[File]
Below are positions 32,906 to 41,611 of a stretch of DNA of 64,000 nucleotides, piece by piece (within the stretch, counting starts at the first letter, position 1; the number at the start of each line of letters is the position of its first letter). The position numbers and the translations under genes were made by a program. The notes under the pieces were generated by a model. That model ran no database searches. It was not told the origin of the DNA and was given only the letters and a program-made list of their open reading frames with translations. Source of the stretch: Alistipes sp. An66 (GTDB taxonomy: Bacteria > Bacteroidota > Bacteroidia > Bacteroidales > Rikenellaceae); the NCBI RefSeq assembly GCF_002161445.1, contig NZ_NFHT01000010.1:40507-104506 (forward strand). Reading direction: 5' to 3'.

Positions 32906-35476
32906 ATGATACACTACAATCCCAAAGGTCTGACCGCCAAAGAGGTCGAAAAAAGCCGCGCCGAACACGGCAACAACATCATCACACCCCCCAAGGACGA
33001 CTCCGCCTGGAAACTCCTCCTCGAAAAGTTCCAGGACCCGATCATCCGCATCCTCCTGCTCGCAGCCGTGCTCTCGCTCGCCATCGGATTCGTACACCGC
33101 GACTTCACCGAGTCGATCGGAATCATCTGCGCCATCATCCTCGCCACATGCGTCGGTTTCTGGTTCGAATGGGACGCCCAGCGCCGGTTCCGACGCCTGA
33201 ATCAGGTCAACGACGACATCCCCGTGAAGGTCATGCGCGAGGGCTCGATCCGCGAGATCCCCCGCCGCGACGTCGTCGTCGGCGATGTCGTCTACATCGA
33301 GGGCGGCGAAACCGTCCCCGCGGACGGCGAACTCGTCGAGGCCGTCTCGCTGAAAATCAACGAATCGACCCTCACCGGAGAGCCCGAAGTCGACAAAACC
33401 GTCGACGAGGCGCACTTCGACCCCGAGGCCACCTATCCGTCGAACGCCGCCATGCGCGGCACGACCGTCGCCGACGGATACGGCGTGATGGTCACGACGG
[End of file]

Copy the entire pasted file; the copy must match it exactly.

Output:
Below are positions 32,906 to 41,611 of a stretch of DNA of 64,000 nucleotides, piece by piece (within the stretch, counting starts at the first letter, position 1; the number at the start of each line of letters is the position of its first letter). The position numbers and the translations under genes were made by a program. The notes under the pieces were generated by a model. That model ran no database searches. It was not told the origin of the DNA and was given only the letters and a program-made list of their open reading frames with translations. Source of the stretch: Alistipes sp. An66 (GTDB taxonomy: Bacteria > Bacteroidota > Bacteroidia > Bacteroidales > Rikenellaceae); the NCBI RefSeq assembly GCF_002161445.1, contig NZ_NFHT01000010.1:40507-104506 (forward strand). Reading direction: 5' to 3'.

Positions 32906-35476
32906 ATGATACACTACAATCCCAAAGGTCTGACCGCCAAAGAGGTCGAAAAAAGCCGCGCCGAACACGGCAACAACATCATCACACCCCCCAAGGACGA
33001 CTCCGCCTGGAAACTCCTCCTCGAAAAGTTCCAGGACCCGATCATCCGCATCCTCCTGCTCGCAGCCGTGCTCTCGCTCGCCATCGGATTCGTACACCGC
33101 GACTTCACCGAGTCGATCGGAATCATCTGCGCCATCATCCTCGCCACATGCGTCGGTTTCTGGTTCGAATGGGACGCCCAGCGCCGGTTCCGACGCCTGA
33201 ATCAGGTCAACGACGACATCCCCGTGAAGGTCATGCGCGAGGGCTCGATCCGCGAGATCCCCCGCCGCGACGTCGTCGTCGGCGATGTCGTCTACATCGA
33301 GGGCGGCGAAACCGTCCCCGCGGACGGCGAACTCGTCGAGGCCGTCTCGCTGAAAATCAACGAATCGACCCTCACCGGAGAGCCCGAAGTCGACAAAACC
33401 GTCGACGAGGCGCACTTCGACCCCGAGGCCACCTATCCGTCGAACGCCGCCATGCGCGGCACGACCGTCGCCGACGGATACGGCGTGATGGTCACGACGG